Paris-based reporter Elaine Sciolino still dislikes French conservative, tough-on-crime candidate Nicolas Sarkozy, judging by her review of Wednesday night's televised debate between Sarkozy and his Socialist opponent Segolene Royal for the French presidentialelection on Sunday.
"Mr. Sarkozy, 52, the son of a Hungarian immigrant with minor aristocratic roots, and Ms. Royal, 53, the daughter of a career army officer, faced different challenges. Mr. Sarkozy had to avoid looking like a sexist bully; Ms. Royal had to prove herself presidential.
"Mr. Sarkozy, the former interior and finance minister, had to fight off the demon that has tormented him: his image as an authoritarian figure with a volatile temper. For [Socialist opponent Segolene] Royal, the debate was her last chance to turn around polls that consistently put Mr. Sarkozy in the lead."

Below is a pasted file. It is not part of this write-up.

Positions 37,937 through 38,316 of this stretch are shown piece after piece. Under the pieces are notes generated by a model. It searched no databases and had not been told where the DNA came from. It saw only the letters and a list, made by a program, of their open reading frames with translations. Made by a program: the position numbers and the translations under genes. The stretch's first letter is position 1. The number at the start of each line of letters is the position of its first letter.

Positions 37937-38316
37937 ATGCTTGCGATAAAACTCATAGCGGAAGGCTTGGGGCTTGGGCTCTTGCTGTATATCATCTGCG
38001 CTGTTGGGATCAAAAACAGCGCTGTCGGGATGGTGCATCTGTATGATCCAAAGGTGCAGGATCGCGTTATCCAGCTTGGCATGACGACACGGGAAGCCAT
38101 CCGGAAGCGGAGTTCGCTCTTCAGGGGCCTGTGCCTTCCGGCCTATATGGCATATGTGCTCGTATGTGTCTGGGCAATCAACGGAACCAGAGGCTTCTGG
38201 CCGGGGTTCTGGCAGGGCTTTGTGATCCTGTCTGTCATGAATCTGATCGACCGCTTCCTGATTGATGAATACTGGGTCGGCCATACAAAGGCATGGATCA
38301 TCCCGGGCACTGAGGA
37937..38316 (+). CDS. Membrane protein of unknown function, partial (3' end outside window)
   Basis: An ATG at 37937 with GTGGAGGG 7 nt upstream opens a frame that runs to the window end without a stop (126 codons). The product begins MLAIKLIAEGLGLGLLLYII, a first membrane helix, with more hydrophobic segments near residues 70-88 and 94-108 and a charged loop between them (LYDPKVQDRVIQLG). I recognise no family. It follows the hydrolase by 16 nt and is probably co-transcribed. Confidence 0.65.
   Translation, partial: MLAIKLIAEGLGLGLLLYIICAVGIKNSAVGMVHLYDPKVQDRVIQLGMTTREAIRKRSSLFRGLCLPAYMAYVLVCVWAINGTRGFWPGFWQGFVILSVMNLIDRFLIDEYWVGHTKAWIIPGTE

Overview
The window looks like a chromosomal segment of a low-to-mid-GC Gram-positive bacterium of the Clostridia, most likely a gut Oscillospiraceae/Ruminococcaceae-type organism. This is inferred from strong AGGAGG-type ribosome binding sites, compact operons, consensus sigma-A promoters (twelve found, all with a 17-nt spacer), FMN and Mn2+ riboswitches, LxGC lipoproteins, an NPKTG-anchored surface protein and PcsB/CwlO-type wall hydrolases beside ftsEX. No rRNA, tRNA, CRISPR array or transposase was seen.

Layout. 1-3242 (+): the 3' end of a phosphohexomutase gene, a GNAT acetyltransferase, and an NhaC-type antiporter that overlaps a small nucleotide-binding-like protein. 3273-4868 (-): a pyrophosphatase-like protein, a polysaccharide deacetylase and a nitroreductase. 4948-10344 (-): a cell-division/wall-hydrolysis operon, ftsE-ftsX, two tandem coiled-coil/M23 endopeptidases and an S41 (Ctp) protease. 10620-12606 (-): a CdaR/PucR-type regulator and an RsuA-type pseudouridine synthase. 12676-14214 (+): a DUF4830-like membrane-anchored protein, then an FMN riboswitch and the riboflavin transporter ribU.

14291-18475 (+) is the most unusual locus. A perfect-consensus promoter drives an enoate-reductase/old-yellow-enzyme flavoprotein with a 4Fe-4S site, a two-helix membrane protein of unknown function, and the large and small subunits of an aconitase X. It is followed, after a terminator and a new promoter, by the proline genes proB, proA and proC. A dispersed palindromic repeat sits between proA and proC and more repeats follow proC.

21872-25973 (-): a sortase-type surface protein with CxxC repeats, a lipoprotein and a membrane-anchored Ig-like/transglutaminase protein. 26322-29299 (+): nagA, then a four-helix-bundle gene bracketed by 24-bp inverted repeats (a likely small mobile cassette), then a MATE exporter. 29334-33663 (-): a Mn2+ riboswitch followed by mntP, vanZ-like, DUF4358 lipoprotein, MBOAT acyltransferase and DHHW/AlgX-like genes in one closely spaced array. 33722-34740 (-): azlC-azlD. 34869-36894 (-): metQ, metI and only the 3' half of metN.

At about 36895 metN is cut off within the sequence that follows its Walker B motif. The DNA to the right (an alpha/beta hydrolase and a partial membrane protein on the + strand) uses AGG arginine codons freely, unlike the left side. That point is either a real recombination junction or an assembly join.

"The Sarkozy camp has attacked Ms. Royal for her lack of foreign policy gravitas and her repeated gaffes. France 'doesn't need someone who changes ideas as often as her skirts,' Defense Minister Michèle Alliot-Marie, a Sarkozy supporter, said at a rally on Sunday.
"But when Mr. Sarkozy stumbles, he tends to be forgiven. When Ms. Royal got wrong the number of submarines in France's navy, she was portrayed as a foreign policy neophyte; when Mr. Sarkozy did the same thing, his mistake was largely ignored.
"Similarly, Mr. Sarkozy's apparent ignorance in a television interview in February that Al Qaeda was a Sunni movement was little noticed."